The Free Press, Mankato, MN

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August 11, 2011

Minnesota Vikings close up a short training camp

MANKATO — When the decision was finally made to hold a shortened version of Minnesota Vikings training camp in Mankato, and the team and grounds crew at Minnesota State University scrambled to get everything ready, the collective business community breathed a sigh of relief.

The team was coming, which meant fans were coming, which meant cash registers would be chinging and the general purple-fueled giddiness that grips the town would be back — even if it was for two weeks instead of three.

And now that all is said and done, local business owners and the Greater Mankato Convention and Visitors Bureau say the shortened camp, while probably not matching the attendance numbers of a full camp, exceeded expectations ... for the most part.

“One of the things we missed the most was not having the outstate Vikings clubs,” said Jon Mueller, owner of Johnny B’s in at University Square Park. “They’ve got, you know, 15 to 30 members, they plan vacations around camp and they come from San Francisco, Seattle, Texas. We missed them this year and that was the biggest things we noticed. But the crowd really did stand up and hold its own. It was great, and we feel very fortunate that the team came.”

The Vikings aren’t releasing any attendance figures until today. But Anna Thill of the Greater Mankato CVB said all indicators she’s seen are showing attendance was quite good.

“It was surprisingly better than we thought it may end up being,” Thill said. “It started off slow, but it got a lot of momentum.”

Thill said she’ll get the numbers from the Vikings soon and crunch them to see how the camp of 2011 stacks up against others. With the shortened camp, it’s unlikely this year’s will match a typical year, where an estimated $5 million is dumped into the local economy by out-of-towners via restaurant receipts and hotel bookings.

Thill conceded that some people simply chose not to come when the NFL lockout remained in effect earlier this summer and no one knew if there would even be a season. That kind of uncertainty tends to prompt families to make other plans or to forgo a weeklong trip that may be dependent upon making alternate plans for day care or pet boarding.

Still, any big event is good for business, no matter how long they’re here.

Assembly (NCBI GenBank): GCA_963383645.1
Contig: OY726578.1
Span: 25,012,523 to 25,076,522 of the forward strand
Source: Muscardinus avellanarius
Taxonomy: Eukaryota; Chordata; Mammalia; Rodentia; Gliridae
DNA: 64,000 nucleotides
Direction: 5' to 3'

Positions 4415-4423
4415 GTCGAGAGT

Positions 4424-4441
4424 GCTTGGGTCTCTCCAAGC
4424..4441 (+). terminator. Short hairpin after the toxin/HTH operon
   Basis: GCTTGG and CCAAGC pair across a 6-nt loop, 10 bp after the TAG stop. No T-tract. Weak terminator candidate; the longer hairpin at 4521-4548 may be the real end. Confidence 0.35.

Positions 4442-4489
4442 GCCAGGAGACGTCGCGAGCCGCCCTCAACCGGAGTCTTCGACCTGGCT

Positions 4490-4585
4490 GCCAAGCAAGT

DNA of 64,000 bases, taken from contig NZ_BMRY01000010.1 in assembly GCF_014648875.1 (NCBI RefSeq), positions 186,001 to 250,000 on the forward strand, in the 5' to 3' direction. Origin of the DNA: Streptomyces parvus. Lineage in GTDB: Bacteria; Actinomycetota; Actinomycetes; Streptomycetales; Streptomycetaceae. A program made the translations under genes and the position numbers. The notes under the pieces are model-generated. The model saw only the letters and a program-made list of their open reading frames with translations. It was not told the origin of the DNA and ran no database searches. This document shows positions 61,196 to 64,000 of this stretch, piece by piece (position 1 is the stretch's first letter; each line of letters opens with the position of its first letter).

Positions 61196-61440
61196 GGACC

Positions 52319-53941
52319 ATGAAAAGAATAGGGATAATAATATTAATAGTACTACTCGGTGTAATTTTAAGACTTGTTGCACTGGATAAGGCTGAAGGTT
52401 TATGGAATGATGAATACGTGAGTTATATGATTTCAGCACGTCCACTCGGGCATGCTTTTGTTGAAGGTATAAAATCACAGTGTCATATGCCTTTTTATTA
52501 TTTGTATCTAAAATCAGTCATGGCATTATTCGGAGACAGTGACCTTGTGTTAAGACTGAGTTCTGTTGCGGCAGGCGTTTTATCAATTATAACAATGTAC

Jay Reasner, operating partner at Pub 500, said his business definitely increases when training camp is in session. But whether it’s training camp or RibFest or the Mankato Marathon, a well-run event is good for local businesses.

It’s easy to tell, however, when the clientele is here for training camp.

“You see more purple, so you can see it’s training camp,” Reasner said.

If it left for good, however, Reasner says it wouldn’t kill the restaurant. They’d lose the ambiance of excitement that a Vikings fans-rich crowd can bring, but they’d survive.

“It wouldn’t break us,” he said.

But that notion is one the community has been pondering, perhaps even more in the past week as the team gets closer to having a bill considered at a possible special session of the Legislature to help them fund a new stadium.

There has been talk that, should the team get a new stadium, they’d have a state-of-the-art facility in which to hold training camp and they wouldn’t need three weeks in Mankato to get ready.

Then, a Mankato tradition 46 years strong would end.

“We would have a different community if we lost camp,” Thill said.

And the Greater Mankato CVB would need to work to fill the void.

They’ve already got some of that work done. Last fall they commissioned a study to review the region’s success in attracting tournaments and the community’s assets including sports facilities and lodging. It also analyzed the region’s potential for attracting new events and offered advice on which events to pursue for maximum economic impact.

Youth girls sports, for example, are a more desirable target because on average more family members come along to watch the games as opposed to boys sports. Girls sports attract an additional 3.1 visitors per athlete while boys attract .9.

It is likely, Thill said, that the Greater Mankato CVB would continue to focus on recruiting youth sports tournaments to town.

Until then, they’re just hoping training camp sticks around for a long time, knowing they don’t have much control over what happens.

“We’re kind of in the back seat on that,” Thill said.

Mueller’s hopeful it won’t leave.

“The people I’ve talked to say, new stadium or not, the team is still coming to Mankato,” Mueller said. “It’s been a Mankato institution for 46 years. It gets rid of distractions; nothing is set up as nice as Mankato.”

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